College of College of Graduate Studies

Nurtured to lead

Nozibele Nomdebevana

The College of Graduate Studies (CGS) prides itself on being a pioneer in realising Unisa’s vision of being the African university shaping futures in the service of humanity. CGS is led by women who are warriors in academia, striving to ensure academic freedom and research that impacts on society.

Among these powerful women in leadership is Nozibele Nomdebevana, the Corpus Project Leader and CGS champion for transformation. This is what she had to say about the communal grooming of the leader - mbokodo - she is today:


Woman in leadership at home and in academia

In my community, leadership skills are embedded in the community’s fundamental values, and to acquire them is an ongoing process that starts during childhood at home. Such values are strictly and subtly instilled in children in general, on a daily basis, but with special emphasis on the eldest daughters, oomafungwashe (as the isiXhosa language designates them) and the eldest sons, iinkulu, to build responsible future leaders in the form of mothers and fathers. This upbringing prepares them not only to take over as caregivers to their siblings when their parents are no more, but to become responsible future leaders in general. Being the eldest child means huge indigenous leadership responsibility. Hence, we are nurtured with communal indigenous values so that we can pass them on to our children and many generations to come. 

As umafungwashe at home, from a very young age, I used to take care of my siblings in various ways. This responsibility unconsciously pushed me to uphold my community values. I was not perfect, but through reprimands and approval from my parents, I steadily improved. As a result, I became a role model to my siblings, a reliable daughter to my parents and my community, and at school level, I was selected as a prefect.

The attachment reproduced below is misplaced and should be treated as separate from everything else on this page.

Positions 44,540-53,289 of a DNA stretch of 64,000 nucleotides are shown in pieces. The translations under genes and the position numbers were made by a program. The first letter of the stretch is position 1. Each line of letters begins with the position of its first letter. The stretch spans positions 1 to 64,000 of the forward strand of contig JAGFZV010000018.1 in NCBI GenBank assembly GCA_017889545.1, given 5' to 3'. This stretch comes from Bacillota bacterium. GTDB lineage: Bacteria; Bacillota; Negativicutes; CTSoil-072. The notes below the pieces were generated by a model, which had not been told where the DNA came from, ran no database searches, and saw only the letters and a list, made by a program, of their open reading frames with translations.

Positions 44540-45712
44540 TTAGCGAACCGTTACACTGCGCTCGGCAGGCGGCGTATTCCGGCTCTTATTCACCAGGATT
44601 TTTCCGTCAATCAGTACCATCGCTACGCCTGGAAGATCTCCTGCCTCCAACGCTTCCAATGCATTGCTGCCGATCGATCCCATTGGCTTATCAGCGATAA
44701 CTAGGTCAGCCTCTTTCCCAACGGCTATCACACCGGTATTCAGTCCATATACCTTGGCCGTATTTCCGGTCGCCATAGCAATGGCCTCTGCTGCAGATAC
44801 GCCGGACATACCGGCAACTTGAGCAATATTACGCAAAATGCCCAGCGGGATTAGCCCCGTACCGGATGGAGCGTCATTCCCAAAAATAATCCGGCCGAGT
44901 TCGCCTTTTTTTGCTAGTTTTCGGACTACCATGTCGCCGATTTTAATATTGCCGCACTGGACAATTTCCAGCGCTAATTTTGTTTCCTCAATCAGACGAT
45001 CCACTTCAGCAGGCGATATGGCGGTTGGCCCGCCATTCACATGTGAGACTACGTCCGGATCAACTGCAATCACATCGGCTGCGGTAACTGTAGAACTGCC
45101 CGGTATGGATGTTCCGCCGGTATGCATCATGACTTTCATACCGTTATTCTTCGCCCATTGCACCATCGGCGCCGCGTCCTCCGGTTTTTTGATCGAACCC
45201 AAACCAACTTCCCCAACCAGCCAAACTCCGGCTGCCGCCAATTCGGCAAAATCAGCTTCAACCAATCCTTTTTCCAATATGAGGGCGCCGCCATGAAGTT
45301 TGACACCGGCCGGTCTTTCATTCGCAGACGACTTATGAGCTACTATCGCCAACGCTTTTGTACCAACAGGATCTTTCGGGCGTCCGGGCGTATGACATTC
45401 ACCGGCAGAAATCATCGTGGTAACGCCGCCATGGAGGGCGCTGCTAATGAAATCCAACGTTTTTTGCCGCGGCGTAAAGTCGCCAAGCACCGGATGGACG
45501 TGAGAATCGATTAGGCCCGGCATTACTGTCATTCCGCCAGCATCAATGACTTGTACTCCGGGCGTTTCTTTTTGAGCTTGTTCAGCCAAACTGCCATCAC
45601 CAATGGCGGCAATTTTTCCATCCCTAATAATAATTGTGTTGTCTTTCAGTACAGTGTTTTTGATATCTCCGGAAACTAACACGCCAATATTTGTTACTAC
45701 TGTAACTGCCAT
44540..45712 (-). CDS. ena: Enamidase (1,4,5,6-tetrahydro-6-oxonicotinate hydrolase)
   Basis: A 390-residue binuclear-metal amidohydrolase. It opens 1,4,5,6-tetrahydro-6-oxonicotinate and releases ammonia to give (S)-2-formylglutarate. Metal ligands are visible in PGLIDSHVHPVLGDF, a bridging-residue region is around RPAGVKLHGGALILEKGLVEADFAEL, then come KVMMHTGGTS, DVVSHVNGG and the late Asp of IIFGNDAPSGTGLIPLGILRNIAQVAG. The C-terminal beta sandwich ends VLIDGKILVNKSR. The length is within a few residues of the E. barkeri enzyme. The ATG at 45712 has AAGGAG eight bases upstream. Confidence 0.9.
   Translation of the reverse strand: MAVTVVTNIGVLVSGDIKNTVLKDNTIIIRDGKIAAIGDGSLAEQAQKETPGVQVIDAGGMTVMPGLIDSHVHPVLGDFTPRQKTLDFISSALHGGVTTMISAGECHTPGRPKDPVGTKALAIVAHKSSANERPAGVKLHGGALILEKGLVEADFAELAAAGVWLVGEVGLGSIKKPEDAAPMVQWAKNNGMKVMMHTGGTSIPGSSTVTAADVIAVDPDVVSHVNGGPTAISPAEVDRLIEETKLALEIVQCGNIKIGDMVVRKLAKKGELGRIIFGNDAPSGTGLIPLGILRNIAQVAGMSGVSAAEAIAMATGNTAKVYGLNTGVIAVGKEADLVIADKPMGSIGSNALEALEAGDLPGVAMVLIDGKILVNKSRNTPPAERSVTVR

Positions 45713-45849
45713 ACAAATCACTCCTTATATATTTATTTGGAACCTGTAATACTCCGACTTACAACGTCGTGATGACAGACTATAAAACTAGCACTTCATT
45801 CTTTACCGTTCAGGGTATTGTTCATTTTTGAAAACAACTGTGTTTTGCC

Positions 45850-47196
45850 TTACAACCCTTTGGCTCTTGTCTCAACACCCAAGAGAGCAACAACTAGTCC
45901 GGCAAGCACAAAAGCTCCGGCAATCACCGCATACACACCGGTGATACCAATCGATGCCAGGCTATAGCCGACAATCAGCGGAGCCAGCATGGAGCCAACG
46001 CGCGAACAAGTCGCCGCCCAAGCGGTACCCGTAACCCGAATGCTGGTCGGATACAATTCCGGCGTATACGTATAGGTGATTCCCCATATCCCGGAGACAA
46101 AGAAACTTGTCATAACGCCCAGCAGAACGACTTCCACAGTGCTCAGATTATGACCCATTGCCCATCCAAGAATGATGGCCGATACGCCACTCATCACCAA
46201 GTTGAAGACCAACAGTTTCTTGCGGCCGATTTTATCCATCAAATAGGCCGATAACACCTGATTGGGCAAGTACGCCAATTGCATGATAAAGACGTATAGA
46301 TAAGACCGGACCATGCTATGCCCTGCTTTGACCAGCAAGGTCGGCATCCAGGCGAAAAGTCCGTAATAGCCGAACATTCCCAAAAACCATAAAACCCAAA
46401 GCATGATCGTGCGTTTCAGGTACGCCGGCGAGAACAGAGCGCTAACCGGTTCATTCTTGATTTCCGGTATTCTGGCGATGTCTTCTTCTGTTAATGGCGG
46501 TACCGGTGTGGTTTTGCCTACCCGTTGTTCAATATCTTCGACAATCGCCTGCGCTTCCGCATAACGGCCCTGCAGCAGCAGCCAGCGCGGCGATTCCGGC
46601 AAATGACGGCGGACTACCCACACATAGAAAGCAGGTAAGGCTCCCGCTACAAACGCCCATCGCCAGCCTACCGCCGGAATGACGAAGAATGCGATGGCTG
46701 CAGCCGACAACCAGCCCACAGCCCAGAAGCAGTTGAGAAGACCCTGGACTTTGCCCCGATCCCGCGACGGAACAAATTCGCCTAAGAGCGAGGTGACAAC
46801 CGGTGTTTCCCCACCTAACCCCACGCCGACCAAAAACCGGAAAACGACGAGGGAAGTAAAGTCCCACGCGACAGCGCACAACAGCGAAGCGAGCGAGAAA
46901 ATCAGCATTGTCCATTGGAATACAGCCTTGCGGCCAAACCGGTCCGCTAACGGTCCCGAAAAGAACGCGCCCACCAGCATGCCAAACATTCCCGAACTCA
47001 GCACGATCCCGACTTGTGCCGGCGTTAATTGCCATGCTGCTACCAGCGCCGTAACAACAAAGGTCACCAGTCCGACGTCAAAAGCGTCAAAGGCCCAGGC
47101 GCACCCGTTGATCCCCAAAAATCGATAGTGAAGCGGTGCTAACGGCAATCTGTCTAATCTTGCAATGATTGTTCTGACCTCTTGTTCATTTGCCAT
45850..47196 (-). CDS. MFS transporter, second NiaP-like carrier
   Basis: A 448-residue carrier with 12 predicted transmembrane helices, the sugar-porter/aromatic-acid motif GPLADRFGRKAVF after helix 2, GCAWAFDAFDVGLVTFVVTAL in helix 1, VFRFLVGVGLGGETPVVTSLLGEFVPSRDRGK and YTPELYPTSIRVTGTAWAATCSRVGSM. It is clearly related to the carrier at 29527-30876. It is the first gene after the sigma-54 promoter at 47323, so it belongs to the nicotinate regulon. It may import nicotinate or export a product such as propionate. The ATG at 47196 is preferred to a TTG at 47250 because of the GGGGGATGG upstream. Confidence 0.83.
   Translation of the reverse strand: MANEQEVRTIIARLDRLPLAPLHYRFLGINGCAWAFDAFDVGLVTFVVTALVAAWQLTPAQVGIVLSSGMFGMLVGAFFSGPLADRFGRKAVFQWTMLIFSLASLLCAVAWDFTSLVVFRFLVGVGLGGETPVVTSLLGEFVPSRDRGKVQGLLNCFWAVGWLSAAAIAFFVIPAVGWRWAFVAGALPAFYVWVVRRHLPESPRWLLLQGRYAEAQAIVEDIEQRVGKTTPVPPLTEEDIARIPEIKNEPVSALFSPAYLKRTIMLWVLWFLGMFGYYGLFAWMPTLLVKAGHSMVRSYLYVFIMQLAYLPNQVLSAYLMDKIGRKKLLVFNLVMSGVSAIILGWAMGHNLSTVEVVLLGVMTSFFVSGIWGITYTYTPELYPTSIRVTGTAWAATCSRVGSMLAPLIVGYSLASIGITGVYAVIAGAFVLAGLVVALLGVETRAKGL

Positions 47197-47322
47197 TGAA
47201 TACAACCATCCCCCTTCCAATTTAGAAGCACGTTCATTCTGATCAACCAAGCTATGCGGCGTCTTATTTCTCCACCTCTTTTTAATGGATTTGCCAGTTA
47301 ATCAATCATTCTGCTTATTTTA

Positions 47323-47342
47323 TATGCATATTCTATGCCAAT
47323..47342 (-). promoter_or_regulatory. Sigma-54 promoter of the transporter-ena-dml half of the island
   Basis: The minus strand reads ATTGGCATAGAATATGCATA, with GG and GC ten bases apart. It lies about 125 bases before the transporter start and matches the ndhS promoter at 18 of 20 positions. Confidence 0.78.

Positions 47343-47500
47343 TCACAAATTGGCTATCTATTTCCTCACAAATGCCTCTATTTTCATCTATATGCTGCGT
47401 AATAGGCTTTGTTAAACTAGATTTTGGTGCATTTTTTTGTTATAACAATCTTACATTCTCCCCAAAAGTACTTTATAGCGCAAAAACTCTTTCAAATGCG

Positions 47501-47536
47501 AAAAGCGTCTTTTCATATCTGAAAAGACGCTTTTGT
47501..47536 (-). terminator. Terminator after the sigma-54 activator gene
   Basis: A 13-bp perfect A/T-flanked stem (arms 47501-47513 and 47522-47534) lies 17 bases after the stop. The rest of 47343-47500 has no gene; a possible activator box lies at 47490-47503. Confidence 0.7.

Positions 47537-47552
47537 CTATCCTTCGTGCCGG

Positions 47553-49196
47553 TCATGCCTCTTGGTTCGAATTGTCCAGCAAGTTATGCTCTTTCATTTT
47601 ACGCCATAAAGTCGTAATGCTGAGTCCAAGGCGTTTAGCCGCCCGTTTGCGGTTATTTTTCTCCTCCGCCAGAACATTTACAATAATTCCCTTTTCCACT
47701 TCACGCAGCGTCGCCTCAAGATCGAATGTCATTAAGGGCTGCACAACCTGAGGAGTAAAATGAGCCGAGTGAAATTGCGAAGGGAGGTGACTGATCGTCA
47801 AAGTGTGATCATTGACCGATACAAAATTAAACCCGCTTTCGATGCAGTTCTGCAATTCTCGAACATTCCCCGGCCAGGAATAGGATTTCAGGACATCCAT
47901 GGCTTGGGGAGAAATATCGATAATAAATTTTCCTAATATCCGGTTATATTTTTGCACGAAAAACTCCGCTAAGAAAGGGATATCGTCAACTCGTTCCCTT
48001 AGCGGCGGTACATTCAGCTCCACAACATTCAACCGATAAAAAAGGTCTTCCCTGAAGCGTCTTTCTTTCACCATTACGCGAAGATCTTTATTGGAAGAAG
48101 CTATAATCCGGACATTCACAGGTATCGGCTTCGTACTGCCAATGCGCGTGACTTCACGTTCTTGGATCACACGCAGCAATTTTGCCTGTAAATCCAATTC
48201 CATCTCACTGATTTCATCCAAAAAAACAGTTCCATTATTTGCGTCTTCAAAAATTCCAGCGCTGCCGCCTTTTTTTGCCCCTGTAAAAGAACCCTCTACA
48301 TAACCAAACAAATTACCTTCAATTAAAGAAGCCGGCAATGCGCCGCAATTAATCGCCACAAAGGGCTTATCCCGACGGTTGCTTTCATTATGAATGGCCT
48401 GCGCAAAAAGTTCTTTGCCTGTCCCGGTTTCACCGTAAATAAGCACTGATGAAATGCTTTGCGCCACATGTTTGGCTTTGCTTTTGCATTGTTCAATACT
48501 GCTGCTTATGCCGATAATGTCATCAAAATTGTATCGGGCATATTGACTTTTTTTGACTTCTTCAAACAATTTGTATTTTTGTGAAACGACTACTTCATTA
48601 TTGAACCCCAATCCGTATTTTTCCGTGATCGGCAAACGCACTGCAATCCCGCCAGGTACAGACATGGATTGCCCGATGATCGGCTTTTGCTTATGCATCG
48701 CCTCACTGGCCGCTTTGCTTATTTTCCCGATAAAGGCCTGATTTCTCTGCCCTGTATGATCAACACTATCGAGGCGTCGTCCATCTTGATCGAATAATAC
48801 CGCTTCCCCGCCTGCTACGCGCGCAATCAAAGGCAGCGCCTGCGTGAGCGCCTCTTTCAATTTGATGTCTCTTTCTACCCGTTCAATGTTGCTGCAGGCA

In addition to this background, my academic and working experiences taught me to value the people around me and to provide them with the necessary support as well as the respect they deserve. By virtue of being a woman, ordained to carry and bring life to earth, women are entrusted with the task of nurturing and protecting all human lives, including the lives of those they are leading. To women, whose actions are grounded in healthy fundamental communal values, leading with ubuntu becomes natural. Therefore, as long as they live, they have the huge responsibility to protect and nurture those lives. My dream is to see many good leaders produced as a result of my leadership.

The fact that, against all odds, I managed to progress in my academic journey thus far, indicates that I am also motivated by challenges. I am content and proud of what I have sweat for and achieved so far. Hence, I am encouraged to do more. To contribute towards building a healthy humankind, I must use the skills I obtained from home, my community, women of integrity, my role models, my academic achievements as well as my working experience.


CGS champion for transformation

To champion transformation at CGS is to advocate internal fundamental change towards developing civic-minded graduates grounded in the African philosophy and epistemology - a calibre of professionals who, after graduating, will go beyond being competent for the job market, but who are also cultured towards addressing the injustices and inequalities that the continent had endured. In a democratic country like South Africa, such professionals play a crucial role.

Since CGS’s mandate is to equip postgraduate students with research and innovation skills, drivers of transformation should galvanise CGS to nurture a quality of researchers that can produce analyses and responses to legitimate concerns that confront humanity on the African continent. At CGS, we are advocates of the African philosophy which entails service to humanity, democratic engagements, autonomy and freedom. This begins with advocates of transformation themselves, as well as academics and administration at CGS that fully understand the state of the South African higher learning institutions prior to 1994 and transform them. As Annie Hoppers once suggested, we need to reboot and rewire ourselves in order to be competent nurturers. And, finally, as Mahatma Gandhi said, we need to be the change we want to see.

* Interview by Mpho Moloele, PR and Communications Assistant, Department of Research, Innovation, and Commercialisation

Publish date: 2020/08/13